Opinion Editorial by Charles Oliver, a Carpentry Apprentice at ABC Northern California Chapter and works at Anderson Pacific Engineering
A little over 7 years ago, I needed a career change. I was in a job that I had no chance of moving forward. I was a high-school graduate who needed more training to build the life that I wanted for my wife and children. That’s when I took a chance with a local construction company and my career took off. Now, I’m getting an opportunity for tuition-free craft training in the Associated Builders and Contractors of Northern California’s (ABC NorCal) Carpentry Apprenticeship Program and I’ve already graduated from the ABC NorCal’s Construction Craft Laborer Program.
As an Oakland resident, I’m a proud student at ABC NorCal apprenticeship program, which is part of a larger statewide organization known as Associated Builders and Contractors of California (ABC of California). ABC of California is a statewide trade association that represents those of us working in building commercial, industrial, public work, and affordable housing projects with state and federally approved apprenticeship programs. Essentially, ABC NorCal and ABC of California have given me the opportunity to build right here in my community.
However, opportunities for me to work and support my family in the City of Oakland may now be shattered. The City is working on a project labor agreement with the building trades union that will limit workers and apprentices like myself, and give those jobs to those who are union-only. I am concerned that the City will be excluding skilled members of the community, like myself, from getting work. I am, along with many other non-union workers are equally, if not more, experienced and qualified.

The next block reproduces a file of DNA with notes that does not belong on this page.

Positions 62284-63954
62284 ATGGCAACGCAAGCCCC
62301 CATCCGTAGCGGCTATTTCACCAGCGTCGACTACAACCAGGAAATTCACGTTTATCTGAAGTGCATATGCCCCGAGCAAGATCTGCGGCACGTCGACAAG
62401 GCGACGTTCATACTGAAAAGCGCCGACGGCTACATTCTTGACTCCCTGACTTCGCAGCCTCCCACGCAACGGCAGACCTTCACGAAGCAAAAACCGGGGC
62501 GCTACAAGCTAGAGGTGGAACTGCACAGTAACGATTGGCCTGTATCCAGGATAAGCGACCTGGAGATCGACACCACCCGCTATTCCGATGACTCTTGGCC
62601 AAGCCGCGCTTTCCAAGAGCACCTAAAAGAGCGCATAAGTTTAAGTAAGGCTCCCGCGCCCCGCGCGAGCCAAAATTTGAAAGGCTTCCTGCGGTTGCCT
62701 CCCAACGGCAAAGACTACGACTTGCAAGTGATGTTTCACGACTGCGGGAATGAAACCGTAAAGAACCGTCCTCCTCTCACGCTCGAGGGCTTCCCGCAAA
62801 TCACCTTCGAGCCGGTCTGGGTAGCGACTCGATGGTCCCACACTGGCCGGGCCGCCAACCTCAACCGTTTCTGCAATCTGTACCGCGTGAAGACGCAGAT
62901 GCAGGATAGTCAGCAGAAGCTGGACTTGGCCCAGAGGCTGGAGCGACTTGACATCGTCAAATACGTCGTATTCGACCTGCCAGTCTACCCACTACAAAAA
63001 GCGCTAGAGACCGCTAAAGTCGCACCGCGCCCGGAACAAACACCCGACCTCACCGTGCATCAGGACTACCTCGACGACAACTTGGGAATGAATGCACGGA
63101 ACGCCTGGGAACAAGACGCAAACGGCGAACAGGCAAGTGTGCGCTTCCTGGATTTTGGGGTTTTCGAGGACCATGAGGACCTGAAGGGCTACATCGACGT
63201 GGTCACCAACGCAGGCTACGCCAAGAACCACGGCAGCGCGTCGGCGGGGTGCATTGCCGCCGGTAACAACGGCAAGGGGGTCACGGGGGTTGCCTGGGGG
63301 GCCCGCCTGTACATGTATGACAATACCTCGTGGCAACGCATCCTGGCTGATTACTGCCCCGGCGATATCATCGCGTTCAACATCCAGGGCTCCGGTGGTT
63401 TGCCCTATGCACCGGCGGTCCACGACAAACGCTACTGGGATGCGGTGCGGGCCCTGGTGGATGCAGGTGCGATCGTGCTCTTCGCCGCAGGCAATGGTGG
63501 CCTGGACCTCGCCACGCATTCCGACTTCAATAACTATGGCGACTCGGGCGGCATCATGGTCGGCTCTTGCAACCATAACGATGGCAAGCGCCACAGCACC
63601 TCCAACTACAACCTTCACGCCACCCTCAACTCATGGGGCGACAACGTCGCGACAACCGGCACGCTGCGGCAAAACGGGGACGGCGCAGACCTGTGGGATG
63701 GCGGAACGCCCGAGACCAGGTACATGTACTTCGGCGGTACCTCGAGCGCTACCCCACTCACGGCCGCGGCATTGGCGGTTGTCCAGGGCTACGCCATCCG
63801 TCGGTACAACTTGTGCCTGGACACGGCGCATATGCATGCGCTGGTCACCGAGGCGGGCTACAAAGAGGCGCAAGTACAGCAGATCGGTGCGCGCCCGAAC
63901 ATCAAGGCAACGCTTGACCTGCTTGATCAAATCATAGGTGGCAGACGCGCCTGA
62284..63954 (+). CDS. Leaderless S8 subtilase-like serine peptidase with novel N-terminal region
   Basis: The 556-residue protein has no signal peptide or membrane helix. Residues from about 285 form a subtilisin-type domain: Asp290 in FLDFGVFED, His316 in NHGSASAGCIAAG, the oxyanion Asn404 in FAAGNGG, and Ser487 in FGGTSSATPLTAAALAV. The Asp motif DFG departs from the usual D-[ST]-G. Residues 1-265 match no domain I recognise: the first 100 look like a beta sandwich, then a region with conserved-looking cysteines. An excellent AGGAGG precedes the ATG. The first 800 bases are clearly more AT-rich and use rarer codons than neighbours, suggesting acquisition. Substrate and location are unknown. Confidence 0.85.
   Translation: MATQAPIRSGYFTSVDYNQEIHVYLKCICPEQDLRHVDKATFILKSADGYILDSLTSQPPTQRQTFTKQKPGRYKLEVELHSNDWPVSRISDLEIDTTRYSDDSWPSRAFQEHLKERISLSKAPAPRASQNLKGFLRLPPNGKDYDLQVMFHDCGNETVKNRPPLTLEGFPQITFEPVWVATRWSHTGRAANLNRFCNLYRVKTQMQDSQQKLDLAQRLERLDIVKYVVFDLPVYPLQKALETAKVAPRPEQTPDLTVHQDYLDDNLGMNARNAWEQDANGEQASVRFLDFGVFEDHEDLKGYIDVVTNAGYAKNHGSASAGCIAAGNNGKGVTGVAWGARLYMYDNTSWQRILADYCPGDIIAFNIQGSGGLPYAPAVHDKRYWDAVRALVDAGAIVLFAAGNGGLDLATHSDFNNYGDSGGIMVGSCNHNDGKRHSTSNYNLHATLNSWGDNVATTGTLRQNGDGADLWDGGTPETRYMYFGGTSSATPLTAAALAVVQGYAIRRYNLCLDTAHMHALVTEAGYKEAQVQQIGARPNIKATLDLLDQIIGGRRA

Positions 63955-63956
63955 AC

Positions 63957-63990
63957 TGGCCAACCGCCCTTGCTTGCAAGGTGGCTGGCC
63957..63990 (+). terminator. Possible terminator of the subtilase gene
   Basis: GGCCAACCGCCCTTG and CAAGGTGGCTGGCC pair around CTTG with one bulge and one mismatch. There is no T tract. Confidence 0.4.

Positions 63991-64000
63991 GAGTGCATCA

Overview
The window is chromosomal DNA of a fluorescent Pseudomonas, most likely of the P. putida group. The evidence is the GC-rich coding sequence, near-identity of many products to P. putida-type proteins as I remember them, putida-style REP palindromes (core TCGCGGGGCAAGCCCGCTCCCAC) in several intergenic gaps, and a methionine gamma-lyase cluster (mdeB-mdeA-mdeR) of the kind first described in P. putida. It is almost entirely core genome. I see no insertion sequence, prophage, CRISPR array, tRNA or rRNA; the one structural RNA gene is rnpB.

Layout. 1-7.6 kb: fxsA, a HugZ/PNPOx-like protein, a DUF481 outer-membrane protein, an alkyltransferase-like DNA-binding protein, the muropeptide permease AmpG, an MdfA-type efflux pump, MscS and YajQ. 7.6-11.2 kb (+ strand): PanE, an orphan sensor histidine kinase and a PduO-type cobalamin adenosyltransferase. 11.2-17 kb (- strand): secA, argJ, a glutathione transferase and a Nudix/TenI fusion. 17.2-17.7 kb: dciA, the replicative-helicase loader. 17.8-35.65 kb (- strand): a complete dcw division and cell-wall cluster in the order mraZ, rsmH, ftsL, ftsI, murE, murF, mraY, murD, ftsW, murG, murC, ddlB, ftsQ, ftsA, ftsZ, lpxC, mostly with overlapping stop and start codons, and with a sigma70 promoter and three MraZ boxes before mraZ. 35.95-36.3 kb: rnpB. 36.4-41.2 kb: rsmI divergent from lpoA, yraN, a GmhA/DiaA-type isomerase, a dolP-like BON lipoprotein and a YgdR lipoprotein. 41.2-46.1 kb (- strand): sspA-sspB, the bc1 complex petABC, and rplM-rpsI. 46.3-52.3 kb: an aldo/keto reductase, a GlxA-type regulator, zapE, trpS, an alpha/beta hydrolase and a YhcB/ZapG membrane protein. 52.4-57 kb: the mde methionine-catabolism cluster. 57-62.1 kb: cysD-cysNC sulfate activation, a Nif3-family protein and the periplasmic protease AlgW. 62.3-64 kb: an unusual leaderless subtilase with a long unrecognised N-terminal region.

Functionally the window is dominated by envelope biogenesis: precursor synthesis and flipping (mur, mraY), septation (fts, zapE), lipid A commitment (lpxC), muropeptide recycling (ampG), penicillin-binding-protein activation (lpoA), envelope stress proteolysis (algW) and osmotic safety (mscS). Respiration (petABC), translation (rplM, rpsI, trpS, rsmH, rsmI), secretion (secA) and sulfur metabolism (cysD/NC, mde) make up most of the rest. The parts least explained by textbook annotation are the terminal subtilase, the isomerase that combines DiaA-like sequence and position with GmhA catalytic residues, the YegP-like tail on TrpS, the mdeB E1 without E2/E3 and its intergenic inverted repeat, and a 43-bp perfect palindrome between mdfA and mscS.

It is my hope that the Oakland City Council recognizes how harmful this type of policy is to me and my family. I would like to be able to work on quality jobs and earn prevailing wages right here in my own backyard. I, along with all ABC NorCal apprentices, do top-notch work but will be unable to do that work in Oakland because we don’t belong to a union. We should not be unfairly punished, which is why I’m strongly encouraging the Oakland City Council to support local workers like me and reject this harmful policy.
As we come out of a pandemic and gain our footing, our local and state leaders must look for ways to create career opportunities for all, instead of cutting out people like me from good paying jobs in our own communities. We all know that California Bay Area is an expensive place to live and it’s extremely difficult to make a wage that supports a family, buys a home, and maintains a good quality of life. Yet, I can do that through this apprenticeship training program and it is imperative that it remains a possibility in Oakland.
There is not time to waste, I hope others can learn from my experience – I’m a California success story. For those who want to learn more about ABC of California’s apprenticeship training programs, visit the organization’s website at www.abcofca.org
. If you’re looking for a chance to build a career in California’s construction industry, now is the time to take that leap.
Charles Oliver is an ABC Northern California Carpentry Apprentice and works at Anderson Pacific Engineering.